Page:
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But what of the other substances Bernard alludes to? According to Boulton, it is illegal to use glycol, penicillin or non-wine-derived colorings or flavorings in the standard winemaking process. Added sugar is legal in some states, such as New York and Texas, but is prohibited in California. Asbestos filtration, he adds, hasn't been in use since the 1970s.
"They're all standard wine, whether it sells for $3 for a four-liter box or $100 for a 750-milliliter bottle," says Rich Gahagan, a wine consultant and former wine technical advisor at the Bureau of Alcohol, Tobacco and Firearms, precursor to the TTB. "They're all standard wine, and if you use any coloring materials, it's no longer standard wine."
The addition of colorings and flavorings, Gahagan explains, changes the product designation from table wine to formula wine such as wine coolers or fruit-flavored wine products, and such additives must be declared on the label by law. With respect to wine-related allergies and headaches, he adds that the triggers for such maladies are largely unknown, but it's far more likely the culprits are organic byproducts resulting from yeast or bacterial fermentation than chemical residues that might remain from the wine-making process.
Yet Monzain insists these chemicals are used in large-production wines, especially in the United States. "I had a former winemaker from one of the major wineries claim that animal fat preservative was added to their wine," he says. "But I won't give you his name." Monzain repeats Bernard's assertion, insisting some winemakers use penicillin, asbestos filters and glycol. When told the use of such substances in wine violates federal law, he is dismissive.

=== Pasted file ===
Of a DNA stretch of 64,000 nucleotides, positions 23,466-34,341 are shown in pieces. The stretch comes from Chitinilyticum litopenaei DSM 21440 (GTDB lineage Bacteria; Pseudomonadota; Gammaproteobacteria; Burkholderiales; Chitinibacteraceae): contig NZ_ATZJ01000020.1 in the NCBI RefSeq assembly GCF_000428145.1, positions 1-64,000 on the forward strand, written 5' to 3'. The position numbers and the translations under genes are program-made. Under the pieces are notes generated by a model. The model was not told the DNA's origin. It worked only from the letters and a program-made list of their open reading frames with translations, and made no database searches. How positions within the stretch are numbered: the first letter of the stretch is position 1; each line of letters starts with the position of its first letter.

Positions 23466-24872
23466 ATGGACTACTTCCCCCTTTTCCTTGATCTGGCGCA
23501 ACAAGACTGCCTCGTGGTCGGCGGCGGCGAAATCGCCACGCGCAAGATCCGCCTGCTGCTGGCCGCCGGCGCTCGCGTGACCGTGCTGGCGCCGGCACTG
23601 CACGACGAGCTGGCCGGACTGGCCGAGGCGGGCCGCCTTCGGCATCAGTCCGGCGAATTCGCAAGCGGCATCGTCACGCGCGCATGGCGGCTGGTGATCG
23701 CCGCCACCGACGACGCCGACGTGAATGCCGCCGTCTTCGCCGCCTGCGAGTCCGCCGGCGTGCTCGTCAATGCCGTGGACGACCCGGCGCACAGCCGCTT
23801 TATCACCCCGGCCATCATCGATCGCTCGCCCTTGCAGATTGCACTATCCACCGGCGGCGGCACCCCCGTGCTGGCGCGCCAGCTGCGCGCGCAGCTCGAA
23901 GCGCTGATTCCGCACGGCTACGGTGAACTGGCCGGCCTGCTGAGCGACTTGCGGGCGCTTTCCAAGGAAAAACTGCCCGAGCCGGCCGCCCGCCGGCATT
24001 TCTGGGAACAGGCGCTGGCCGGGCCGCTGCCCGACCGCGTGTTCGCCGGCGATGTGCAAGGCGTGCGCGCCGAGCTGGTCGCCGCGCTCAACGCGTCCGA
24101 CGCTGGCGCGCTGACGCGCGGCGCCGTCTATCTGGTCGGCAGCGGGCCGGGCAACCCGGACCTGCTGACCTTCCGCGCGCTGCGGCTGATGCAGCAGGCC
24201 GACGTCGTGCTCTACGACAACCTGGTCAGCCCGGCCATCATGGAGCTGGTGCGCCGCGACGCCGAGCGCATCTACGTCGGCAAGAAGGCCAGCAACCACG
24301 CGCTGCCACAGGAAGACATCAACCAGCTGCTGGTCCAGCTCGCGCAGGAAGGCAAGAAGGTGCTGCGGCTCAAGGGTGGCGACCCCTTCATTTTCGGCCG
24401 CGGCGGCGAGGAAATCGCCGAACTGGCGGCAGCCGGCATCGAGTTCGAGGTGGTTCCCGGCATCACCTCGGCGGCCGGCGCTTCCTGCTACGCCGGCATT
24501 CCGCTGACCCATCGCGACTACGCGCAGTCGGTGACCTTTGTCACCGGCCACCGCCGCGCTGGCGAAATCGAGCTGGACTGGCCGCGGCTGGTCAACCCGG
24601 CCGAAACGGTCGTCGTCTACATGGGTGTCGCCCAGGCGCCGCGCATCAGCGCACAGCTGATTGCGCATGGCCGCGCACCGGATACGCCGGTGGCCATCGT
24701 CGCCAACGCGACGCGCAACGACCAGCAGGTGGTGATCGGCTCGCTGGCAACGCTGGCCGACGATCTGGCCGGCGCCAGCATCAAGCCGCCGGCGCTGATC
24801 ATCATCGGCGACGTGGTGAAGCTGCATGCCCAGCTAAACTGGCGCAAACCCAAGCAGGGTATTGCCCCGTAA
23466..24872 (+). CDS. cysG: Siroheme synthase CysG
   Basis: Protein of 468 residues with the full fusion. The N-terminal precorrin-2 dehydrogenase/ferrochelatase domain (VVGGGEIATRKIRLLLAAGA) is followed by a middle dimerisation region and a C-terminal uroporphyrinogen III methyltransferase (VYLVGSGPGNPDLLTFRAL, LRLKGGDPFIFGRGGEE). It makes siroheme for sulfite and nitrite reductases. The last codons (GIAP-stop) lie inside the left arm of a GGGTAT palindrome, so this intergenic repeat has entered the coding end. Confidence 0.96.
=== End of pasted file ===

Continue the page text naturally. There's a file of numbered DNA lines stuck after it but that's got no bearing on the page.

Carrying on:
"You're not supposed to make phony dollar bills either," he says. "I say wines...mass-produced have been known to use those methods. I don't say they are using it."
"That is just all scare tactics," counters James Wolpert, chairman of the department of viticulture and enology at UC Davis. "To go down this road that says those guys are poisoning you with their products so buy ours because we don't poison you isn't a good thing to hear. Since they're saying that European wines are better, that aims directly at California's large producers...it's libelous."
Still, does dispensing false information to justify inflated prices violate Texas law? According to Lou Bright, general counsel of The Texas Alcoholic Beverage Commission, the Texas alcoholic beverage code has a rule stating that advertising may not be false or misleading in any respect. But he says he can't determine if Tony's retail materials and practices run afoul of that rule.
Monzain says any questions about his business practices amount to little more than persecution. "Again are you following up on Vichy collaborators or are you following up on finding out facts for yourself?" he asks, alluding to the French client government during WWII that collaborated with the Nazis. "This is basically a McCarthy witch hunt...Would we have 83,000 customers if all of those things were being done? I mean, some of those people would be real dumb to buy from us."